The COVAX Facility’s multilateral efforts have secured almost 2 billion doses of COVID-19 vaccine candidates for low-income and developing countries, several global health organizations said on Friday.
The organizations that co-lead COVAX — Gavi, the Vaccine Alliance, World Health Organization and Coalition for Epidemic Preparedness Innovations, or CEPI — said their agreements with several drugmakers mean that all of COVAX’s 190 participating and eligible member nations will have access to doses that protect vulnerable groups in the first half of 2021.
The aim of COVAX is to accelerate the development and production of COVID-19 vaccines and to guarantee all nations will have fair and equitable access.
While that is great news for many of the countries that would otherwise have to wait in line as richer countries secure most of the early shots, there are still many obstacles to be overcome in carrying out the logistics of a global vaccination campaign. The obstacles include gaining public trust, meeting cold storage requirements and hiring enough health workers.
“The challenge of delivering the vaccines that have demonstrated success, of completing the development of other promising vaccine candidates to further increase supply, and of ending the acute phase of the pandemic, lies ahead of us,” CEPI’s CEO, Dr. Richard Hatchett, said in a joint statement on behalf of COVAX released by WHO.
As long as one country is at risk, we are all at risk.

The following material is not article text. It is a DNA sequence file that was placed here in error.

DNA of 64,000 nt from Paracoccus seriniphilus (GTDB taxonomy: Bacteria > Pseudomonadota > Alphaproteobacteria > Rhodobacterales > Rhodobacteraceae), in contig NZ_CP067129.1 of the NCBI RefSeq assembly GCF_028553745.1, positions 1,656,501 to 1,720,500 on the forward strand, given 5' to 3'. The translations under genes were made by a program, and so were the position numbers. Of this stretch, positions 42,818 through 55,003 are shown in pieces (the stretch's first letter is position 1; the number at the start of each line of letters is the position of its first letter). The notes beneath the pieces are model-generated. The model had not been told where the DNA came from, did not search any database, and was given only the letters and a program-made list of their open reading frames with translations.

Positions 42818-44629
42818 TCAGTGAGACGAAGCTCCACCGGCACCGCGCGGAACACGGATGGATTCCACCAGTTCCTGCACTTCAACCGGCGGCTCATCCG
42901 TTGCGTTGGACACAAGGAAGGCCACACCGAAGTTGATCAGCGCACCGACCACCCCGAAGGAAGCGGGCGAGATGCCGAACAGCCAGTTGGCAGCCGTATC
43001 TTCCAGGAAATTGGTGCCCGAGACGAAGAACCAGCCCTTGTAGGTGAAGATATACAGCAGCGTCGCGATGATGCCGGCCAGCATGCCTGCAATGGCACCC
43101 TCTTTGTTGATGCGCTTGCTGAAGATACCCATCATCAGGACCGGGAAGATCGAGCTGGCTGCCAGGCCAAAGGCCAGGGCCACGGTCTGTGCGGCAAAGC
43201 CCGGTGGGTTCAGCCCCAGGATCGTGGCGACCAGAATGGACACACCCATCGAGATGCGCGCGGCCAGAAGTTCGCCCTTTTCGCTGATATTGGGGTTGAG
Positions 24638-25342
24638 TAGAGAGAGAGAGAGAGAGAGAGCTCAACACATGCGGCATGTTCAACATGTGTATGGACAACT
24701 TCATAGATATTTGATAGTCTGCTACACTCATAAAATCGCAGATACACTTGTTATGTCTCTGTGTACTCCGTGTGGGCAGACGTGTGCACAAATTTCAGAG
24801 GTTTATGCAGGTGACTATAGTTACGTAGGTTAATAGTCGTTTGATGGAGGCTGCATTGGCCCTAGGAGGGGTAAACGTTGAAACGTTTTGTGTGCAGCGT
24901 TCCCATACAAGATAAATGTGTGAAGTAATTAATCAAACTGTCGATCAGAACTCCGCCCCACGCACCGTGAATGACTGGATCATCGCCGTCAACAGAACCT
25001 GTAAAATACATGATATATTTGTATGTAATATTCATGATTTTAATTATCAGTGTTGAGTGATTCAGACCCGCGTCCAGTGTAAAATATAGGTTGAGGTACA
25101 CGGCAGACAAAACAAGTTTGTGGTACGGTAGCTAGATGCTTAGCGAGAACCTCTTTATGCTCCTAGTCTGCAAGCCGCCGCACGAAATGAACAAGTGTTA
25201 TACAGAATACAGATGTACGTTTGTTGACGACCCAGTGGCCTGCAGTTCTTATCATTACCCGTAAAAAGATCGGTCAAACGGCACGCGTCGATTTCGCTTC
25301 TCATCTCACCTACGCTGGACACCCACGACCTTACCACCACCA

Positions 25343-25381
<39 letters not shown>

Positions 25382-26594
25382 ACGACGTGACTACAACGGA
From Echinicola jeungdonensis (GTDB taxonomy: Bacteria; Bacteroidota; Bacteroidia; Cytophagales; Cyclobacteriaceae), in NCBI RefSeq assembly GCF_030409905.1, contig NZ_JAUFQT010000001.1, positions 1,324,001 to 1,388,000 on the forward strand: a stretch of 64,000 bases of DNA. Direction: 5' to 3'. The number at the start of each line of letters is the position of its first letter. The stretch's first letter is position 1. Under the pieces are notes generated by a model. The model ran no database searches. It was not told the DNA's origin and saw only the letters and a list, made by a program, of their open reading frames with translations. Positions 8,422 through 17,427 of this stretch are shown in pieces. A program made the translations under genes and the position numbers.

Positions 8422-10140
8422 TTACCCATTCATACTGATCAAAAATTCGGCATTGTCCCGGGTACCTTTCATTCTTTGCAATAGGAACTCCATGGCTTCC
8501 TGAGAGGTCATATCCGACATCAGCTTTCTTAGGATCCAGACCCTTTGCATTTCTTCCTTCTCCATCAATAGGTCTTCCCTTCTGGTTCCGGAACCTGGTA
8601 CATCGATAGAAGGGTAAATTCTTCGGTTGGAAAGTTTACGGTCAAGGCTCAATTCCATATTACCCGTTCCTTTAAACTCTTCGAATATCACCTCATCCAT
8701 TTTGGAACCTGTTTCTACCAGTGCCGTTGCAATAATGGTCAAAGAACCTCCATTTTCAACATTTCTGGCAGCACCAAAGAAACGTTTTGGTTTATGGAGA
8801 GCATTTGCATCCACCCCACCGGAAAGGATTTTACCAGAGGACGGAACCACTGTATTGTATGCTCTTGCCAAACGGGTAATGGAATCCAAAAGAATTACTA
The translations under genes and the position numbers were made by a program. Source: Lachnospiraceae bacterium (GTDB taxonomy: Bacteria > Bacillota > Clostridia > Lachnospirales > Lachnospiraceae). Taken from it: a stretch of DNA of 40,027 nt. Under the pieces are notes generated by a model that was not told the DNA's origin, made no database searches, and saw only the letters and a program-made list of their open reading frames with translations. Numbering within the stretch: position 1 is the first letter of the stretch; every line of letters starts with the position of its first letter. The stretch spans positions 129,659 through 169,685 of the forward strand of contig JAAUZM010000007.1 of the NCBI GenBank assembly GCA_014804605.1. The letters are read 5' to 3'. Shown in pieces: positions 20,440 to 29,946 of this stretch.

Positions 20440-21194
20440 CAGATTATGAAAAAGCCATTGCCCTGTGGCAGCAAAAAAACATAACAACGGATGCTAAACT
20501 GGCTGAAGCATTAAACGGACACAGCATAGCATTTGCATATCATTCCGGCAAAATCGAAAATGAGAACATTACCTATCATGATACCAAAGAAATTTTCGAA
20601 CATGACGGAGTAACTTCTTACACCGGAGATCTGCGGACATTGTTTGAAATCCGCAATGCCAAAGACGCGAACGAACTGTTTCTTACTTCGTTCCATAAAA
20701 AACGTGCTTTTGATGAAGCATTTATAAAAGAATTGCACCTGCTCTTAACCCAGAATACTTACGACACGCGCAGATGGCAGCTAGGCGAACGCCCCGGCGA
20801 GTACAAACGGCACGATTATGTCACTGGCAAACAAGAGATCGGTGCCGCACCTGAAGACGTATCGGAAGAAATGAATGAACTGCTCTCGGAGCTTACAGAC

The COVAX Facility is the key to ending the #COVID19 pandemic. 🇨🇦 and its partners are committed to its success.
The 🌎 must come together to ensure that everyone, everywhere has access to a life-saving vaccine. pic.twitter.com/Yn4PVKtOV1
— Development Canada (@CanadaDev) December 18, 2020
Rollout to start soon
The organizations said the first deliveries would come in the first quarter of 2021, with the first tranche of doses — enough to protect health and social care workers — delivered by summer among all nations that requested doses in this time frame.
The next deliveries would come in the second half of the year, making for enough doses to cover up to a fifth of those nations’ populations. More doses would be available in 2022, though all the deliveries depend on regulatory approval.
“The arrival of vaccines is giving all of us a glimpse of the light at the end of the tunnel. But we will only truly end the pandemic if we end it everywhere at the same time, which means it’s essential to vaccinate some people in all countries, rather than all people in some countries,” WHO Director-General Tedros Adhanom Ghebreyesus said.
“And we must remember that vaccines will complement, but not replace, the many other tools we have in our toolbox to stop transmission and save lives,” he said. “We must continue to use all of them.”
COVAX said the agreements it has reached with drug makers so far would secure:
- 170 million doses of the AstraZeneca-Oxford candidate, via an advance purchase agreement between Gavi and AstraZeneca, enabled by a partnership agreement with CEPI to fund scale-out of manufacturing
- 200 million doses (and options for up to 900 million more) of the AstraZeneca-Oxford or Novavax candidates, via an agreement between Gavi; Serum Institute of India; and Bill & Melinda Gates Foundation
- 500 million doses of the Janssen candidate, via a memorandum of understanding with Johnson & Johnson
- 200 million doses of the Sanofi-GSK vaccine candidate, via a statement of intent between Gavi, Sanofi and GSK
- First right of refusal for a potential combined total of over 1 billion doses in 2021 of promising vaccine candidates, via agreements with CEPI, that would be produced by candidates in the COVAX portfolio.